If We Won't Ban Hunting, at Least Let Animals Have the Sabbath as a Day of Rest
by Paul M. Howey
When I heard that some folks want to overturn North Carolina's Sunday hunting ban, I began wondering about the underlying question: Why do people hunt? A search for answers produced an arsenal of rationalizations, ranging from the absurdly pseudo-intellectual to the scripturally twisted.
"Hunting uniquely provides self-actualization, completeness, and expression which are complex, higher order needs deserving of protection," according to the International Council for Game and Wildlife Conservation. "If we were deprived of it, we would lose more than recreation. It is more than our heritage and culture, it is our essence."
I suggest confronting any hunter in the woods and asking him, "Are you feeling self-actualized today?" I don't really suggest doing that, but the answer might be humorous.
Mark DePugh, president of the Fellowship of Christian Hunters, has a slightly different take on it. He sees beauty in all of God's creation. "Can you think of anything more beautiful than dogwoods in the spring?" he asks. "Spectacular and vibrant foliage in the fall? Snow-kissed pine branches in the winter? Only to be followed again by daffodils, tulips, and the wonders continue!"
I'm with you, brother Mark. All of creation is indeed awe-inspiring. What? You're not finished? I'm sorry, please continue.
"The only thing to make it more beautiful," adds DePugh, "would be to picture a 10-point buck standing in that snow at a mere 30 yards away! ... We long to take on a nice buck, head-to-head, on his turf, on his terms, and on a level playing field!" (The exclamation points are his and not mine, so excited he is about this scene.)
Let me make certain I've heard you correctly, Mark. You say you're standing beneath the snow-kissed pine branches soaking in all the beauty of God's creation, and you get the sudden urge to pull the trigger of your steel extension of masculinity and kill one of his magnificent creatures?
Head-to-head, on his terms, and on a level playing field? Excuse me, but in what alternate universe have you parked your brain?
I decided to seek a more plausible answer as to why some feel the irresistible impulse to hunt.
Members of the Fellowship of Christian Hunters and others, I found, rely on the Bible for moral justification of their "sport." Granted, it is written in Genesis that, after deciding to make mankind, God said they should have "dominion" over all the animals he'd created. Are hunters possibly twisting Bible verses to justify their blood sport?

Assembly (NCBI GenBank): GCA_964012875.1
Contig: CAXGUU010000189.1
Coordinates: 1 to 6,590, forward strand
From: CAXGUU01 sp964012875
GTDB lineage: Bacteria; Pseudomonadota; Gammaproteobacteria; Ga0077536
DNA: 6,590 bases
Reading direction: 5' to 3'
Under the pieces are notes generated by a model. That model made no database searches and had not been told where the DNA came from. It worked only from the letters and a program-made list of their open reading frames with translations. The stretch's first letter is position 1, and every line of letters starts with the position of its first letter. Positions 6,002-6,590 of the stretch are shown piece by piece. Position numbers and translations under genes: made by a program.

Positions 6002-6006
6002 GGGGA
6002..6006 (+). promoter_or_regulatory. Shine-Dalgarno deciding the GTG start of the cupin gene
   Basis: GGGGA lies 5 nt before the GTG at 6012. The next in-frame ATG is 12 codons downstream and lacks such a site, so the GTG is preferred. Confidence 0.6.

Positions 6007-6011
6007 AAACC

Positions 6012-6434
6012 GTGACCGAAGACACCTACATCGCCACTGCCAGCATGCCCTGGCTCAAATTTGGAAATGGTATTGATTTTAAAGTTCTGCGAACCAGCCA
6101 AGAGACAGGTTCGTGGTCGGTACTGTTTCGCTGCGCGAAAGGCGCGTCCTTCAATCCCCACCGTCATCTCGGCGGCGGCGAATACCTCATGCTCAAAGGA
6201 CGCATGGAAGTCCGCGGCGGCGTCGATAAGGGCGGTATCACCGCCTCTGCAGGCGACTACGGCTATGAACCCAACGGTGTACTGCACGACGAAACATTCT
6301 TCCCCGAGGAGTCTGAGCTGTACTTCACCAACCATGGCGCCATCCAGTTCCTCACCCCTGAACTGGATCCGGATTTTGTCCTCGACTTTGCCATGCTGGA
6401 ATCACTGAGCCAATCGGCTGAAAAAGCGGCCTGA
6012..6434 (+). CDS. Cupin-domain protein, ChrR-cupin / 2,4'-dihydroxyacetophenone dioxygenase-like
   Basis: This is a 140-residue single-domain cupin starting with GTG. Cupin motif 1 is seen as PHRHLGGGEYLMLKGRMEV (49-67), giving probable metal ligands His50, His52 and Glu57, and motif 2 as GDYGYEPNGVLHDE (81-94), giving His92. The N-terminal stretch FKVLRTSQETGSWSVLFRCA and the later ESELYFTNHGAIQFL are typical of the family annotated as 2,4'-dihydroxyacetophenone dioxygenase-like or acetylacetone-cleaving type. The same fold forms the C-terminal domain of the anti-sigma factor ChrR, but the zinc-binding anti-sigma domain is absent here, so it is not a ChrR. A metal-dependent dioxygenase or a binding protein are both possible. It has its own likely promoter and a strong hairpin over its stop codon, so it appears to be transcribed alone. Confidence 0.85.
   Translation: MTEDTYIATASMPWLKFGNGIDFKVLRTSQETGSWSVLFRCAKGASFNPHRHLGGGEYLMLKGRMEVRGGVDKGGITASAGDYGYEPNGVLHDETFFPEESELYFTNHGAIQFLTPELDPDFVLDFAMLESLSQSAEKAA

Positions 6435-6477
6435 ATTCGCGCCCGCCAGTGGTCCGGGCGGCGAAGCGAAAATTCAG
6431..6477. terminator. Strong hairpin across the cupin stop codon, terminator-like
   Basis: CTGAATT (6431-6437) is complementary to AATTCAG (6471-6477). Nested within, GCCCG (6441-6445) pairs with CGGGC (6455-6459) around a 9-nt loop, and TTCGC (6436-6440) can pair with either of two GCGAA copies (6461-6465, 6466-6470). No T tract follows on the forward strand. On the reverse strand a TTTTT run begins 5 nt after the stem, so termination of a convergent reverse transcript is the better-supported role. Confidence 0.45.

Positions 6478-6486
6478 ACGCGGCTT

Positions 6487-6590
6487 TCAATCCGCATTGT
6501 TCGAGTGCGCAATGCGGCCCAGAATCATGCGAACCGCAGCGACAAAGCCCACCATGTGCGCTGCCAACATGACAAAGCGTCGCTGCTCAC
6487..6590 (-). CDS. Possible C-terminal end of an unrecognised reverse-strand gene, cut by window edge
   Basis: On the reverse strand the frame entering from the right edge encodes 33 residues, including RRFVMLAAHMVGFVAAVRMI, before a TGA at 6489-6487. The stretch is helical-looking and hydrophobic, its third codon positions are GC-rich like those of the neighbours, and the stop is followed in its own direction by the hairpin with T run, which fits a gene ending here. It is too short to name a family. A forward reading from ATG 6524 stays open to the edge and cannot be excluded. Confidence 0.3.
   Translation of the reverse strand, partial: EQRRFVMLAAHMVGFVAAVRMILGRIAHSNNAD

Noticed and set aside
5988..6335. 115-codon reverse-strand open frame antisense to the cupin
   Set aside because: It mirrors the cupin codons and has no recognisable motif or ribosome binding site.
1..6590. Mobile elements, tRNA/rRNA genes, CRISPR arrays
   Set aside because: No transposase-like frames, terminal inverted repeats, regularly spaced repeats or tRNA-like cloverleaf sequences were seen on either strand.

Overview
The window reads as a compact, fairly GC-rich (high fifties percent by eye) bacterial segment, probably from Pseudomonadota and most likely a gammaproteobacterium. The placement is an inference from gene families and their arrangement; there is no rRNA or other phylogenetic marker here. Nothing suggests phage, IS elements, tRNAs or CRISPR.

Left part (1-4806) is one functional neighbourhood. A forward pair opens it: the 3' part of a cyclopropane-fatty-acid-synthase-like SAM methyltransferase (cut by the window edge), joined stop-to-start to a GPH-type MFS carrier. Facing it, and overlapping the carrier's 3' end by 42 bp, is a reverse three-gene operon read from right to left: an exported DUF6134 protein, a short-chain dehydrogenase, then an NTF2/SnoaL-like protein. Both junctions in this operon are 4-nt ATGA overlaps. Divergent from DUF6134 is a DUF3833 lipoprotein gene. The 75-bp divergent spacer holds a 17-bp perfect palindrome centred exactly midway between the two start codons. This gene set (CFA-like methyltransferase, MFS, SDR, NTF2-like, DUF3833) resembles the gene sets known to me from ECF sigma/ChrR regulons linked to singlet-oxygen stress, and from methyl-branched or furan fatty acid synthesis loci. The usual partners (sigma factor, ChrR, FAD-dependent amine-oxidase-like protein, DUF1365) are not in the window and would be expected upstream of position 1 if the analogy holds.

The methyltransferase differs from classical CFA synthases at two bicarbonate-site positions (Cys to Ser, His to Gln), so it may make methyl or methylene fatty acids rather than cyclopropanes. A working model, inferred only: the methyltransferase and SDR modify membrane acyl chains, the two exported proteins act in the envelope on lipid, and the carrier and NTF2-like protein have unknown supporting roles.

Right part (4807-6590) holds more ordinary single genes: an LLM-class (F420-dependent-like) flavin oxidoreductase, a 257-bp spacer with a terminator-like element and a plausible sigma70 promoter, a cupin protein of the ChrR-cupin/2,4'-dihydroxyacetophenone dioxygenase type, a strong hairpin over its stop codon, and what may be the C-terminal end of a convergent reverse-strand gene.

The answer lies in the word "dominion," which means "supreme authority.'' Some interpret it to mean man has the universal, God-given right to kill animals. But supreme authority should also carry with it the responsibility for compassion and stewardship for all living things. To do less, in my opinion, would be, well ' unGodly. And then there is that "thou shalt not kill" thing, too.
"Okay, maybe you're right," I dreamt I heard some hunters say. "Perhaps there's no intellectual or religious basis for killing animals. But you have to admit, hunting gets you outdoors with your companions. Ah, the beauty of nature, the special bonding time with sons and daughters and friends. Nothing like it!
"And besides, we're conservationists. If we hunters didn't harvest the animals, cull the herds so to speak, they would soon overrun the world."
All these pretexts ring hollow in the halls of honest reflection. It is simply not necessary ' in fact, it is counterintuitive ' to destroy life in order to experience the joys of nature or to build rewarding interpersonal relationships. Further, nature seeks its own balance and gets out of whack when man interferes.
To kill for recreation living creatures who bond and mate, who give birth and nurture their young, who experience happiness, pain, fear and grief is quite simply barbaric. In some measure, I feel that killing animals for sport can desensitize the individual to the value of life in general, not only for other creatures but also for humans.
I understand the vast majority of hunters do not shoot (okay, there was that unfortunate incident of Vice President Cheney shooting his pal Harry Whittington in the face) their fellow human beings. Still, with so much violence in our society and in the world at large, would it not be prudent to embrace more compassion, not less, for the animals with whom we share the planet?
Of course, I would like to see a world in which there was no recreational killing. But if we're going to allow hunting, at least let the animals have one day of rest. Even God took Sunday off after seeing what he had created was good.
Paul M. Howey is an author, editor and storyteller. He lives in a log cabin in the woods of Leicester, North Carolina, with his wife Trish, four dogs, and five parrots. He may be reached at email@example.com.